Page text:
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The Resource Conservation and Recovery Act (RCRA )
  • RCRA gives EPA the authority to control hazardous waste from cradle to grave.
  • ORCR’s mission is to protect human health and the environment by ensuring responsible national management of hazardous and nonhazardous waste.
  • RCRA is divided into three main programs under Subtitles D, C, and I.

The Resource Conservation and Recovery Act (RCRA) is the U.S. federal solid and hazardous waste law. RCRA is often used interchangeably to refer to the law, regulations, and Environmental Protection Agency (EPA) policy and guidance on waste management.

RCRA is actually a combination of the first federal solid waste statutes and all subsequent waste amendments. Congress enacted the Solid Waste Disposal Act (SWDA) in 1965 to provide states with incentives to manage waste in a safe and responsible manner. The SWDA was amended in 1976 by RCRA, which laid out the framework for the current hazardous waste management program.

Since then, the Act has been amended several times, including the Hazardous and Solid Waste Amendments of 1984, the Federal Facilities Compliance Act of 1992, and the Land Disposal Program Flexibility Act of 1996. In addition, the Energy Policy Act of 2005 amended Subtitle I of RCRA to strengthen the underground storage tank regulations.

RCRA gives EPA the authority to control hazardous waste from “cradle to grave,” including the generation, transportation, treatment, storage, and disposal of hazardous waste. RCRA also created the framework for the management of non-hazardous solid wastes and enables EPA to address environmental problems that could result from underground tanks storing petroleum and other hazardous substances.

The goals set by RCRA include:

  • Protecting human health and the environment from the potential hazards of waste disposal.
  • Conserving energy and natural resources.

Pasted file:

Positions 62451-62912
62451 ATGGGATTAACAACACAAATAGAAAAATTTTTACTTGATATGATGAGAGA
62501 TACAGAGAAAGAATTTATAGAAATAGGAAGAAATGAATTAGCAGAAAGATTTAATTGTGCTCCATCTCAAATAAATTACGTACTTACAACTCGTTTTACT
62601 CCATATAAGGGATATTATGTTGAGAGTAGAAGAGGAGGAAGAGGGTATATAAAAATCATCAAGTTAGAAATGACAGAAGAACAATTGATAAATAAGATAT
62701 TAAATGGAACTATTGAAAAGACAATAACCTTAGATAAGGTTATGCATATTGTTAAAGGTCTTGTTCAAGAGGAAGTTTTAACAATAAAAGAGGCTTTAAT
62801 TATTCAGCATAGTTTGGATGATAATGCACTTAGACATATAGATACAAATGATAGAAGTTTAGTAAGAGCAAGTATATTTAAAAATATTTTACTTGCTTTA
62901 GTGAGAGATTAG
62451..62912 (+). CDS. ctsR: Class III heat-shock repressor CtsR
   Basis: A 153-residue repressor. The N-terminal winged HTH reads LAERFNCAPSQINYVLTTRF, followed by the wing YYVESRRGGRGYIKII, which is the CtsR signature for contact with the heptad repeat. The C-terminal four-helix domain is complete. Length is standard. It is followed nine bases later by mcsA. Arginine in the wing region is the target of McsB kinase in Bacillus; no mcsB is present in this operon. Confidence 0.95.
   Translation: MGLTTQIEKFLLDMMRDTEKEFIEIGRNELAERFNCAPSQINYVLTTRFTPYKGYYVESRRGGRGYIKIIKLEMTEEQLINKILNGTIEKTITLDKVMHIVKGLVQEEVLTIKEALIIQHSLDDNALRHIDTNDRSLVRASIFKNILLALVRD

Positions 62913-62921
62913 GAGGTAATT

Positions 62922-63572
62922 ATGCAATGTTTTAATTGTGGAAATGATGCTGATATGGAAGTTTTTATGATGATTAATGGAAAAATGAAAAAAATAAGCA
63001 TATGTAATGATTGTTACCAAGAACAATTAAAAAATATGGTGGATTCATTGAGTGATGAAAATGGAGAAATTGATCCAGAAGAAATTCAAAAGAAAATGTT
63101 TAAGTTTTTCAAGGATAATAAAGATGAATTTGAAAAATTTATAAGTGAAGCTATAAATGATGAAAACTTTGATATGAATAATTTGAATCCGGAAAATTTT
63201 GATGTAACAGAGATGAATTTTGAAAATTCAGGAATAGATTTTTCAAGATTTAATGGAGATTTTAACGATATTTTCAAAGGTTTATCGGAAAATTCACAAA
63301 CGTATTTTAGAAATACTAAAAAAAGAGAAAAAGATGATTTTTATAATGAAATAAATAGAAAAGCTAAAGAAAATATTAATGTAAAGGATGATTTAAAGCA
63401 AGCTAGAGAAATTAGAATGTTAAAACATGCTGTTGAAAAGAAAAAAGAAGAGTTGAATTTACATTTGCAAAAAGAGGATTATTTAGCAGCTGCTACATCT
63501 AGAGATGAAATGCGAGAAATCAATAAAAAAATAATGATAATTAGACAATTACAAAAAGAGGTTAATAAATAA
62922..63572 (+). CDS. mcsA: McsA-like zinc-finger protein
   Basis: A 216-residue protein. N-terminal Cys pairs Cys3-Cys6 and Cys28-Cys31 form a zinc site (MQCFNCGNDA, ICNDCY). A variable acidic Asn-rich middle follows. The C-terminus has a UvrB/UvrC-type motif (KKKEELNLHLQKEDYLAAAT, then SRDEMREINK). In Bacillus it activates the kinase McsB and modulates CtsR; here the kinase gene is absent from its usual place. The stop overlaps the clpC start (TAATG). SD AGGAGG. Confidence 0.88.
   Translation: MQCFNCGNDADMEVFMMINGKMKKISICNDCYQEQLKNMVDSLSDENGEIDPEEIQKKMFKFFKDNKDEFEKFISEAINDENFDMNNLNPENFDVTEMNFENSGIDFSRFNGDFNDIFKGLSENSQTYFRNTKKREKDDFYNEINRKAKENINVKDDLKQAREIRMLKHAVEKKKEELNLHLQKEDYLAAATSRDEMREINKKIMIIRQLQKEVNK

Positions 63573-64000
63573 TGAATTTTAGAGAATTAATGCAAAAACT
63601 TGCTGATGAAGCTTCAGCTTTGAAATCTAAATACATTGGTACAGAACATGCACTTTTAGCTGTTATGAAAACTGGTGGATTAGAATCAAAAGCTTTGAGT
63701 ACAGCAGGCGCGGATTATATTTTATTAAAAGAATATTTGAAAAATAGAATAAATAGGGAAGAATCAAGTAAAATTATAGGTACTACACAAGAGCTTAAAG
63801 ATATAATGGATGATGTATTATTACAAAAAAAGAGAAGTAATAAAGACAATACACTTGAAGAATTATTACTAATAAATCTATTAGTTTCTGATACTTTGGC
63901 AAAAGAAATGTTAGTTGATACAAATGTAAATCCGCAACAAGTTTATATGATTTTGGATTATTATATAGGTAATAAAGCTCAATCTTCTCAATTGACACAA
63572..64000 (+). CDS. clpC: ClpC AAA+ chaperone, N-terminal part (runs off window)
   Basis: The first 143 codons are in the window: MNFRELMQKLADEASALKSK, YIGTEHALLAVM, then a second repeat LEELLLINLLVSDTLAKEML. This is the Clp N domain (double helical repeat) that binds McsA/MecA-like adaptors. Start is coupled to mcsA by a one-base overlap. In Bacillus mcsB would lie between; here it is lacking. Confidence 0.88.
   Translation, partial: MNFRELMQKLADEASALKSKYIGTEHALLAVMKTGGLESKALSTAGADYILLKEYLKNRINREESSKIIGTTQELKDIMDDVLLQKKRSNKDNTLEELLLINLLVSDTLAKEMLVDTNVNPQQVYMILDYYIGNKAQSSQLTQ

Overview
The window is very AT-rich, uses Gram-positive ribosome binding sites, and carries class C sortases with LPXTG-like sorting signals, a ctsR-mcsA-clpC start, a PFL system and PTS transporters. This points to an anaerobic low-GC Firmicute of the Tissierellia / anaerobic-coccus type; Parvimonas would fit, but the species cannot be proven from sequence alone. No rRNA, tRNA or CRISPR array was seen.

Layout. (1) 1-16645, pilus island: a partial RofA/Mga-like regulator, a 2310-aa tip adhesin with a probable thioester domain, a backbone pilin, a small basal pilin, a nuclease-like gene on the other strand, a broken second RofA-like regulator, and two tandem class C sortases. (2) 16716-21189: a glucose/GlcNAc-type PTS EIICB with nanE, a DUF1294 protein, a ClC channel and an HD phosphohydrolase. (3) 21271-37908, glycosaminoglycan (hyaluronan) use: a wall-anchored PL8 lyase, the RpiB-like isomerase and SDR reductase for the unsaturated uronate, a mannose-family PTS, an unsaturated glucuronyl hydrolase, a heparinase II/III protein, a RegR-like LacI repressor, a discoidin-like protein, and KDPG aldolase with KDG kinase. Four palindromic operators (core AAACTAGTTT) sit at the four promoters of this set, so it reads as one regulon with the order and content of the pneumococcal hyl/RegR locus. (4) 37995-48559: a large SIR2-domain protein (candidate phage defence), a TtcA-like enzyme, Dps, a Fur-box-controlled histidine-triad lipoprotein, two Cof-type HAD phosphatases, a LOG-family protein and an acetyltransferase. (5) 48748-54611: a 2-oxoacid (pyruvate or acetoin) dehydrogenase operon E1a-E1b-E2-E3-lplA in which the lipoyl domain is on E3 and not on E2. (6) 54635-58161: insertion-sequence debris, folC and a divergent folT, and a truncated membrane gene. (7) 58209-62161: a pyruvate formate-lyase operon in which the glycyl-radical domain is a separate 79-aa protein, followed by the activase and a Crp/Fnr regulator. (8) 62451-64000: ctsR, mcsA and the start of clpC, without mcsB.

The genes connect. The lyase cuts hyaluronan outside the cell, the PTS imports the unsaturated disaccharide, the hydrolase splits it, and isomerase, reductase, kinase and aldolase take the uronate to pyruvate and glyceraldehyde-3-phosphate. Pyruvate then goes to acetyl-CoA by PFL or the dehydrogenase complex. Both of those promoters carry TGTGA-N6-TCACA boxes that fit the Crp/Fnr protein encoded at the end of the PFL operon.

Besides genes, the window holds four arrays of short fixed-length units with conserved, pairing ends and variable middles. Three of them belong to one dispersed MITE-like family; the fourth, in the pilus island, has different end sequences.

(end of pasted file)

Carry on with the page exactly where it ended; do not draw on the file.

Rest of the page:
• Reducing the amount of waste generated.
  • Ensuring that wastes are managed in an environmentally sound matter.

EPA’s Office of Resource Conservation and Recovery (ORCR) implements RCRA. ORCR’s mission is to protect human health and the environment by ensuring responsible national management of hazardous and nonhazardous waste.

RCRA is cited under 40 CFR 239282 and is divided into three main programs under Subtitles D, C, and I.

RCRA Subtitle D

Subtitle D of RCRA governs non-hazardous solid waste requirements.

These regulations ban the open dumping of waste and set the minimum federal criteria for municipal waste and industrial waste landfills, including the design, location restrictions, financial assurance, corrective action, and closure requirements.

RCRA Subtitle C

Subtitle C of RCRA focuses on hazardous solid waste management requirements.

These regulations ensure that hazardous waste is managed safely from the moment it is generated to its final disposal (i.e., cradle to grave). Under Subtitle C, EPA sets the criteria for hazardous waste generators, transporters, and treatment, storage, and disposal facilities. This includes permitting requirements, enforcement, and corrective action (or cleanup).

RCRA Subtitle I

Subtitle I of RCRA protects groundwater from leaking underground storage tanks.

These regulations require owners and operators of new tanks and existing tanks to prevent, detect, and clean up releases, and train employees in leak detection and emergency response. It also bans the installation of unprotected steel tanks and piping.